hrrpt/2005/61603.htm.

BURMA ❘  BEANS (GREEN, SOY, YELLOW) 

1. ­ Htoo, N., et al. We Are Not Free to Work for Ourselves: Forced Labor and Other Human Rights
Abuses in Burma (January 2002­May 2002). EarthRights International. June 2002; available
from http://www.earthrights.org/files/Reports/FL2002.pdf.
2. ­ Karen Human Rights Group. Setting Up the Systems of Repression: The progressive regimentation of
Civilian Life in Dooplaya District. September 7, 2006; available from
http://www.khrg.org/khrg2006/khrg0604.html.

BURMA ❘ BRICKS 

1. ­ Federation of Trade Unions Burma. Messenger News Reports. Bangkok, October 10, 2006.
2. ­ Human Rights Watch. My Gun Was as Tall as Me: Child Soldiers in Burma. New York,
October, 2002; available from http://www.hrw.org/en/reports/2002/10/16/my­gun­was­
tall­me.
3. ­ ILO Committee of Experts. Individual Observation concerning Convention No. 29, Forced Labour,
1930 Myanmar (ratification: 1955). 2002; available from http://www.ilo.org/ilolex/cgi­
lex/pdconv.pl?host=status01&textbase=iloeng&document=6034&chapter=6&query=%28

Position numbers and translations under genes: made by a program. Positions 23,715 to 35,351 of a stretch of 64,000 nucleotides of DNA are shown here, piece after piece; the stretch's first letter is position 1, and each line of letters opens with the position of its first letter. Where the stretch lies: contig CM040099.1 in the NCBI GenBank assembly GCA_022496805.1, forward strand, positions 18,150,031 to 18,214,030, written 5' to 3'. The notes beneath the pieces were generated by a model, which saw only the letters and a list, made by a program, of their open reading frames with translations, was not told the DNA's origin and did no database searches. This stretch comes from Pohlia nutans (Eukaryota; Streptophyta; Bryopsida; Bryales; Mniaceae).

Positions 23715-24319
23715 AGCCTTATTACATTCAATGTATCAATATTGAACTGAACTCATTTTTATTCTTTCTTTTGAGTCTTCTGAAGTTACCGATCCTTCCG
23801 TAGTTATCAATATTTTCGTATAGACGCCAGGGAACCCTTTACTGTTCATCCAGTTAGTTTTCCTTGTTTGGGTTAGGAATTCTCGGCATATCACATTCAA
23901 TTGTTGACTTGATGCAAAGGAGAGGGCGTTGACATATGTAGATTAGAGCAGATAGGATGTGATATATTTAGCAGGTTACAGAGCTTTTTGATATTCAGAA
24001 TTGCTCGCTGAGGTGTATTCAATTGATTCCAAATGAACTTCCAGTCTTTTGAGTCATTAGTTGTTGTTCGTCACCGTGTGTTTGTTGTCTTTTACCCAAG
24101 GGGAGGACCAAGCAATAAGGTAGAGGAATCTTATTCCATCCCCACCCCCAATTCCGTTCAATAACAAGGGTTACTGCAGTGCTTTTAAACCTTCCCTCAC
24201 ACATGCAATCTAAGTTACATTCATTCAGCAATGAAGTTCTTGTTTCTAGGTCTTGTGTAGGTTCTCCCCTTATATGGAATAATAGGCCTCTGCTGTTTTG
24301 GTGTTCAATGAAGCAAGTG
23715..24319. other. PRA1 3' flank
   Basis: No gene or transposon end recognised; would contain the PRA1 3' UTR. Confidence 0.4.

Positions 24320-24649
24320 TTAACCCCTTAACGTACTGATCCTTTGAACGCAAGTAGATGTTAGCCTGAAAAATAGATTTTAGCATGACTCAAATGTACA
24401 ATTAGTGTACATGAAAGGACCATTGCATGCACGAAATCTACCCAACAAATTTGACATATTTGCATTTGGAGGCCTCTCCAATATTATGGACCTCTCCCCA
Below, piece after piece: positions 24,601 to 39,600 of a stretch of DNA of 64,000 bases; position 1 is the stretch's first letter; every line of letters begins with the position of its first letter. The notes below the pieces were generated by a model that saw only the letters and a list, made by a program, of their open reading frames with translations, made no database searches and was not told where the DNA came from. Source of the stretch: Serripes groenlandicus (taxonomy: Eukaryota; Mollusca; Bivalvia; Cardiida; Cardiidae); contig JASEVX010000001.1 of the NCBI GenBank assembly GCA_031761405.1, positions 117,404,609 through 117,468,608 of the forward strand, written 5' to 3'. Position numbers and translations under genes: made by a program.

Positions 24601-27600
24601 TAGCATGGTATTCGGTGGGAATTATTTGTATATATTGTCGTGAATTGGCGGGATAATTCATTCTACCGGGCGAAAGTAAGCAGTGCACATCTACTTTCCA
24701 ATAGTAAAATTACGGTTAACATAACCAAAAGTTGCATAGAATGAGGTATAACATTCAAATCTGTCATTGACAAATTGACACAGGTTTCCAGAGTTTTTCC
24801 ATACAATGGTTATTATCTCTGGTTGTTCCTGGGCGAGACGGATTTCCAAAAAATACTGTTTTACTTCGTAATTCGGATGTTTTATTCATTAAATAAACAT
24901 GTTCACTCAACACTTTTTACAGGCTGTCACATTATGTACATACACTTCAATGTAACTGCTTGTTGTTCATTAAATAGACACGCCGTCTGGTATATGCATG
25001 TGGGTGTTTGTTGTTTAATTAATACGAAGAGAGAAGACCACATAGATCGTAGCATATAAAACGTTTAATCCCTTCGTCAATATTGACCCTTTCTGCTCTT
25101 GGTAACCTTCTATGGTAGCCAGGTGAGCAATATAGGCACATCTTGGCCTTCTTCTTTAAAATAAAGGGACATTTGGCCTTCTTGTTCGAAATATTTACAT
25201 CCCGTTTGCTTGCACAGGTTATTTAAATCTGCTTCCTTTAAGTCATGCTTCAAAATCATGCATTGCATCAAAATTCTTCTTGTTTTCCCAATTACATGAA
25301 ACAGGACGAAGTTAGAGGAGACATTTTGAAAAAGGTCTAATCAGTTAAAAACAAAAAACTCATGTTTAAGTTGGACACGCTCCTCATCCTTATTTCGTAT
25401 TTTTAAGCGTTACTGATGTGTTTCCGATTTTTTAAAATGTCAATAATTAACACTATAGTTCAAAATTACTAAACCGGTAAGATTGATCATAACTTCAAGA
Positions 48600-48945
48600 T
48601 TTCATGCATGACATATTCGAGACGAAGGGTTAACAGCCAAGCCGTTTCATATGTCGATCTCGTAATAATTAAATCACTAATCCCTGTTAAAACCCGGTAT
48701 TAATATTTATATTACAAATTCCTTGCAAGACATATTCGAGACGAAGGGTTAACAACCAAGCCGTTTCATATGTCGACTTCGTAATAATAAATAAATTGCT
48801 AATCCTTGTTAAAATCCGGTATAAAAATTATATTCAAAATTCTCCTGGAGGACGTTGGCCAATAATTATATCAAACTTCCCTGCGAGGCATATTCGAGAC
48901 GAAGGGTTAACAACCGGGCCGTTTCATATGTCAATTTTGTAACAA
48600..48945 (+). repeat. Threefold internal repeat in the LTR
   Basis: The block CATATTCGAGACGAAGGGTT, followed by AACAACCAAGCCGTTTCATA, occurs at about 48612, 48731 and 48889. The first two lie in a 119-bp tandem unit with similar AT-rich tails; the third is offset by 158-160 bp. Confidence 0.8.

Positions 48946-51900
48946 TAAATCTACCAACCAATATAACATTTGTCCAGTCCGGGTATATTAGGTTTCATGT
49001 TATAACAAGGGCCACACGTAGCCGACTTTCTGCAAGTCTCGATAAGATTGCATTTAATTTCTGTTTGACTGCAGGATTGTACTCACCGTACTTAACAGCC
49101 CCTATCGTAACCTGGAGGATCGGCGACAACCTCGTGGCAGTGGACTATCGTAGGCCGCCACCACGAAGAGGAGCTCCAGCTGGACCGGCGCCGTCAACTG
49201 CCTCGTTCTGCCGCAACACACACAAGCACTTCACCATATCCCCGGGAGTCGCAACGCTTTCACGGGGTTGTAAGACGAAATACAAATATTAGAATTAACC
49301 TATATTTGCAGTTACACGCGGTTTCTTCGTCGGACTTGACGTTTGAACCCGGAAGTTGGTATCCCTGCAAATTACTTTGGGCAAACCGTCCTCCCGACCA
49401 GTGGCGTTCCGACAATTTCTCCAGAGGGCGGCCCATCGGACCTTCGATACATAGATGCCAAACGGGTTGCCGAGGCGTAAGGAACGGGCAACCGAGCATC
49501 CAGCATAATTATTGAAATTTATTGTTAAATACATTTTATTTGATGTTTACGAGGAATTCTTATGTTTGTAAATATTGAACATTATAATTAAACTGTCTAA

C029%29+%40ref+%2B+%28Myanmar%29+%40ref&highlight=&querytype=bool&cont
ext=0.
4. ­ International Confederation of Free Trade Unions. Letter to the Committee of Experts on the
Application of Conventions and Recommendations: Burma, Forced Labour Convention, 1930 (Convention
No. 29). October 14, 2002; available from http://www.icftu.org/displaydocument.asp?
Index=991216572.
5. ­ International Confederation of Free Trade Unions. Observations Concerning compliance by Burma
with Convention No. 29 on Forced Labour, 1930. Brussels, August 31, 2006.
6. ­ Lewa, Chris. Issues to be Raised Concerning the Situation of Rohingya Children in Myanmar (Burma).
Bangkok, November, 2003.
7. ­ Lewa, Chris. No Rest from Forced Labour! Forced Labour Practices in Northern Arakan State,
Burma. Bangkok, May 31, 2006.
8. ­ ILO Governing Body. Developments Concerning the Question of the Observance of the Government of